FORMER SCOTTISH WIDOWS' OFFICE

Overview

Heritage Category: Listed Building

Grade: II

List Entry Number: 1252299

Date first listed: 03-May-1994

Statutory Address: FORMER SCOTTISH WIDOWS' OFFICE, 28-30, CORNHILL

Map

Ordnance survey map of FORMER SCOTTISH WIDOWS' OFFICE
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Location

Statutory Address: FORMER SCOTTISH WIDOWS' OFFICE, 28-30, CORNHILL

The building or site itself may lie within the boundary of more than one authority.

County: Greater London Authority

District: City and County of the City of London (London Borough)

National Grid Reference: TQ 32855 81099

Summary

Legacy Record - This information may be included in the List Entry Details.

Reasons for Designation

Legacy Record - This information may be included in the List Entry Details.

History

Legacy Record - This information may be included in the List Entry Details.

Details

The following building shall be added:-

CORNHILL TQ 3281 SE (south side) 627-/10/10047 Nos. 28-30 (former Scottish Widows' Offices)

II

Offices. 1934-5 by William Curtis Green for the Scottish Widows' Fund and Life Assurance Society. Steel frame with Portland stone facings to Cornhill and glazed brick to rear elevation in Change Alley. Trapezoid plan, incorporating a passage to Change Alley at right. Building steps down from nine storeys on frontage to five at rear. Symmetrical five-bay facade under three-bay pediment incorporating two attic storeys and much sculptural enrichment. Principal five upper floors under balustraded parapet with regularly spaced fenestration of small-paned timber sashes in alternate pattern of single and tripartite openings that is reversed on fifth floor. Segmental pediment and architraved surround to central first-floor window. Ground floor rusticated, with round-arched and keystoned entrance to passage at right matched at left by entrance to speculative offices on upper floors. The offices of the Scottish Widows' on ground, first floor and basement reached through imposing central entrance with double doors of bronze panelling under top-light with jazz-deco style iron grille, in architraved doorcase surround with bracketed cornice. Square windows to either side have rectangular metal panes under giant keystones, and incorporating grilled basement lights between volutes and moulded sill under. Simple plinth at base. Original lettering over door: 'SCOTTISH WIDOWS FUND', and under first floor 'SCOTTISH WIDOWS' FUND AND LIFE ASSURANCE SOCIETY'. Return through passage to Change Alley of eight bays, the upper floors with tripartite sash windows containing glazing bars and the ground floor with metal windows (with similar panes) and incorporating sloping toplights to basement. Rear elevation with attic set back behind jazz-deco ironwork, over three storeys with three-bays of sashed windows containing glazing bars and ground floor of metal windows with similar panes in tripartite pattern incorporating sloping top-lights to basement. Rounded cornice over this incorporates plaque and banner, bearing the lettering 'THE SCOTTISH WIDOWS FUND'. Round-arched door with metal door with margin lights. Interiors. Lift lobby to ground and first floors with plaster decoration in Regency style. Ground floor dominated by the General Office Hall, of double height and rectangular in plan: four bays: pillars to east, coffered ceiling and decorative frieze survive largely unaltered despite insertion of gallery. Offices at south-east corner include, in sequence: a waiting room with shallow, apsidal ends and plaster decoration; inner room panelled in brown oak with inlay panels in contrasting woods; an interview room. First floor has Board and Meeting Room extending into shallow bay with flush panelling in English brown oak inlayed with contrasting woods and Portland stone fire surround. Motifs such as a lion and winged horse recurrent heraldic motifs. Entrance to speculative offices lined with Hoptonwood stone, which continues up stairs and in the upper foyers. The facade is simple but well-detailed, with good sculpture at its top and metalwork at its base. The interior is remarkable not just for its completeness and opulence, but for the lightness and modernity of the motifs used a contrast to the continuing classical tradition of the City, as exemplified most obviously in the work of Sir Edwin Lutyens. Source: Architects' Journal, 25 July 1935.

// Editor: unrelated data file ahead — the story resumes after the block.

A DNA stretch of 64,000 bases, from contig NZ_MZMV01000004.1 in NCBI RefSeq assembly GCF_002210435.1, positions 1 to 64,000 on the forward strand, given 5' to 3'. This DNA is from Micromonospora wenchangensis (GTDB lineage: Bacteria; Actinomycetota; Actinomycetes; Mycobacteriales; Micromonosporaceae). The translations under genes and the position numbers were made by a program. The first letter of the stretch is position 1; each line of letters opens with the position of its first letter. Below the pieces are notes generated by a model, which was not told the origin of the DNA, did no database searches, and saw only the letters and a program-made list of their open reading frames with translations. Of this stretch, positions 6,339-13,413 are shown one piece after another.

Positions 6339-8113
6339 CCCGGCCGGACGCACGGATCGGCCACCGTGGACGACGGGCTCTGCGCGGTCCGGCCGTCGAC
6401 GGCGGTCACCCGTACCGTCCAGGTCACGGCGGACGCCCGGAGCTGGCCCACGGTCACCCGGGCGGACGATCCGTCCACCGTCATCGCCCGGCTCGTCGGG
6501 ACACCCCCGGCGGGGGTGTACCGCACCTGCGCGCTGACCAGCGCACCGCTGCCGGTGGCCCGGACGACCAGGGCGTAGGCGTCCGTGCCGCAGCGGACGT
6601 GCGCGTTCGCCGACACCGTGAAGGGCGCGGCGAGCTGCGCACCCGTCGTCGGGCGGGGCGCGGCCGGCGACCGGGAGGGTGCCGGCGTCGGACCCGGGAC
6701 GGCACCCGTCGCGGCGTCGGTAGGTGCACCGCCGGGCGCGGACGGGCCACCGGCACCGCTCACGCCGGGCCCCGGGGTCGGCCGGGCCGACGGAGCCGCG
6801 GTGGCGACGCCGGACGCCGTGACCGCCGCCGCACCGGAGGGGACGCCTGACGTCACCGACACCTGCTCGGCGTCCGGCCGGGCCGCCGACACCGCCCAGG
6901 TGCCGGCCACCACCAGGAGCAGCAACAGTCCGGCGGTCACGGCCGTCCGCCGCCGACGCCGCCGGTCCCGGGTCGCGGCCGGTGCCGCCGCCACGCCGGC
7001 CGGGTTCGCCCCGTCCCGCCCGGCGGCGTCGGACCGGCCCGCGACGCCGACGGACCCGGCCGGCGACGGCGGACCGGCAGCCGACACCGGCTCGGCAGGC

Listing NGR: TQ3285481095

Legacy

The contents of this record have been generated from a legacy data system.

Legacy System number: 435274

Legacy System: LBS

Sources

Books and journals
'Architects Journal' in 25 July, (1935)

End of official listing